How To Fish A Flat (For Redfish, Trout, Flounder & Snook)
Note: This very popular post on how to fish a flat was originally published on December 7, 2020. But since then, we’ve had TONS of very helpful info added to the comments, so be sure to read the comments section too. Enjoy!
Everybody knows flats are great areas to find hungry fish…
But not everyone knows where to find fish on a flat.
Flats can be huge!
Where do you start?
Where are the fish?
How do you find a flat on an online map?
I’ll answer all of these questions and more in the video below.
How To Fish A Flat [VIDEO]
What Makes A Good Flat
Good flats have seagrass on them.
They’re usually about four feet deep or less because grass needs sunlight, and any deeper than that makes it harder for grass to grow.
The more grass, the more bait, the more predator fish.
You can usually spot seagrass is on a map because it’s a dark, mottled color.
This is different than mud or sand, which is usually a uniform brown or tan.
Where To Find Fish On A Flat
Although you want to find flats with lots of grass on them, you don’t want to fish right in the middle of all that grass.
You want to fish the edges of the flats themselves, as well as edges of sandy potholes within a flat, and there are two reasons for that:
Reason #1: The edges of grassy areas provide ambush spots for predators to hide in or around and hunt baitfish that are out in the open.
In the thick grass, both predators and prey have lots of hiding spots, so you’ll have a harder time catching them there, unless you use a lure that swims above the grass, like a paddletail or topwater lure.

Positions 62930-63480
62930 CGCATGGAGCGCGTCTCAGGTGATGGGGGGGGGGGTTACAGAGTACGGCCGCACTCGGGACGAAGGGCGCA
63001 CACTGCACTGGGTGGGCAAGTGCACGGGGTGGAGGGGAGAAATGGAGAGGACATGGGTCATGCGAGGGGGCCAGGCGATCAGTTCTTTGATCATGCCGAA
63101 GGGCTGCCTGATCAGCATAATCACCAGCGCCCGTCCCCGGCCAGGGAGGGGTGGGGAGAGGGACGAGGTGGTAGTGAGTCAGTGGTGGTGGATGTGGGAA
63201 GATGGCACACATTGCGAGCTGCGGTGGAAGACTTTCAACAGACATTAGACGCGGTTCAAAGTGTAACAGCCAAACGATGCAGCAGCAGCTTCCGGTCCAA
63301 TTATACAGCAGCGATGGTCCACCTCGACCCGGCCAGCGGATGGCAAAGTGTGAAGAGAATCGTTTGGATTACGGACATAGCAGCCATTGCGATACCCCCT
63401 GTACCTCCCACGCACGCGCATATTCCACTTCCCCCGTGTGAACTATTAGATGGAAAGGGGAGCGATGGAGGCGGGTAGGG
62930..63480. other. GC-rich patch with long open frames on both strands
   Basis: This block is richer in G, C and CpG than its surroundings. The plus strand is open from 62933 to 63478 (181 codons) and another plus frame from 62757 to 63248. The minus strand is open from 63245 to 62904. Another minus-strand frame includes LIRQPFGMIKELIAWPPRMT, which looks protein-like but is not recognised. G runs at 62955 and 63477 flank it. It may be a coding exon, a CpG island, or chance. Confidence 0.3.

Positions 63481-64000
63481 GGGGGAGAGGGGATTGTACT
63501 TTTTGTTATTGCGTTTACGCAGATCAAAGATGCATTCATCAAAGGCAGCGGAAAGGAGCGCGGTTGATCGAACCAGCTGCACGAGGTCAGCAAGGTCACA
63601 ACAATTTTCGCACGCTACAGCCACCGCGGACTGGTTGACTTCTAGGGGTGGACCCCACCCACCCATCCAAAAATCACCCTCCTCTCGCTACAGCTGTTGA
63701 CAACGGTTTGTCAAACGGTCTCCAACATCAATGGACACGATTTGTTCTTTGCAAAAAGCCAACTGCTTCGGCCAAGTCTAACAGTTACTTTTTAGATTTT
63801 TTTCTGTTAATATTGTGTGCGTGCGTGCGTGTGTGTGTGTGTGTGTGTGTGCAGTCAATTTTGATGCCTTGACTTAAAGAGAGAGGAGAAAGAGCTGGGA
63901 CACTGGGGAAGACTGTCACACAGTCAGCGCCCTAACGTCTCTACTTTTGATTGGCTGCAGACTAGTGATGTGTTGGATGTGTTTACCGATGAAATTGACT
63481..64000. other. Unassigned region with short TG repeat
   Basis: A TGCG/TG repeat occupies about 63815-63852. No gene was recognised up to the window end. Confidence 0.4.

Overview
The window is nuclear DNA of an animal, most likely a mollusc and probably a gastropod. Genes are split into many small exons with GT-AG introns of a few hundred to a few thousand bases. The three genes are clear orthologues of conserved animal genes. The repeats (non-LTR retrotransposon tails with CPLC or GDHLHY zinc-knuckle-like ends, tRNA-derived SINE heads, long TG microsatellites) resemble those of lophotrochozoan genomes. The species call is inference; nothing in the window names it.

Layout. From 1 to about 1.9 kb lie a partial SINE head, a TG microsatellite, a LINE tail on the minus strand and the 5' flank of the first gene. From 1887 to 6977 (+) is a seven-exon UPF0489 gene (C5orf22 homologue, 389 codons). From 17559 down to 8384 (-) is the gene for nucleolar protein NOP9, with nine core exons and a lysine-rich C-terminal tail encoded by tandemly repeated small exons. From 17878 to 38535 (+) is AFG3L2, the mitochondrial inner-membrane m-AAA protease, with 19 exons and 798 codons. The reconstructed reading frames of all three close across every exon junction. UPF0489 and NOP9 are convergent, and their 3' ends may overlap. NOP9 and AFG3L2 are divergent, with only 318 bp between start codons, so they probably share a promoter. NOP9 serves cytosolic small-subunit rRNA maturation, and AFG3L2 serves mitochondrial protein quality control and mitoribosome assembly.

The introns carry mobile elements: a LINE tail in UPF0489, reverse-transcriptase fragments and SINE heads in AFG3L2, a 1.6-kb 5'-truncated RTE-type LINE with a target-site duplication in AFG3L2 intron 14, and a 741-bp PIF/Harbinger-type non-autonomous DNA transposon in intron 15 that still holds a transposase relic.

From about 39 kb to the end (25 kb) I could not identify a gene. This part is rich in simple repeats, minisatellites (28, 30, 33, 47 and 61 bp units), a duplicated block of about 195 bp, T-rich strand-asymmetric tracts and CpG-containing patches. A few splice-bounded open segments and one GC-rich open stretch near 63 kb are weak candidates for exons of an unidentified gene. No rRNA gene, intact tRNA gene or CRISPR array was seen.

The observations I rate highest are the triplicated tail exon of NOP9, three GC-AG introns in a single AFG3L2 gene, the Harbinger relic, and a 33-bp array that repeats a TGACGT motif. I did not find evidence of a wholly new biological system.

Reason #2: The edges of grass flats where there’s depth change are great for extreme temperatures.
In the winter, you can fish the deeper water because it’s warmer and more comfortable for fish.
If it’s a nice day, the sun may warm up the flat, and the fish will pop up there and hunt.
In the summer, it’s the opposite.
In the morning when it’s cooler, the fish will be hunting on the flats, but when the hot sun comes out, they’ll go down to the deeper water to get to the cooler temperatures.
How To Assess A Flat When On The Water
Sometimes fish aren’t where you expect them to be, which is why you need to get good at assessing an area when you’re on the water.
When you get to your spot, you want to look for signs of life, including:
- Circling or wading birds
- Spooked baitfish in tightly packed schools that are jumping close to the surface of the water
- Wakes pushing off
If an area looks good on the map but doesn’t have any of these signs of life, I’ll quickly move on in search of a spot that does have these signs.
Flats are one of my favorite places to catch fish.
Look for flats about four feet deep or less that have edges with depth change, and fish those edges and sandy potholes.
Have any questions about fishing the flats?
Let me know down in the comments!
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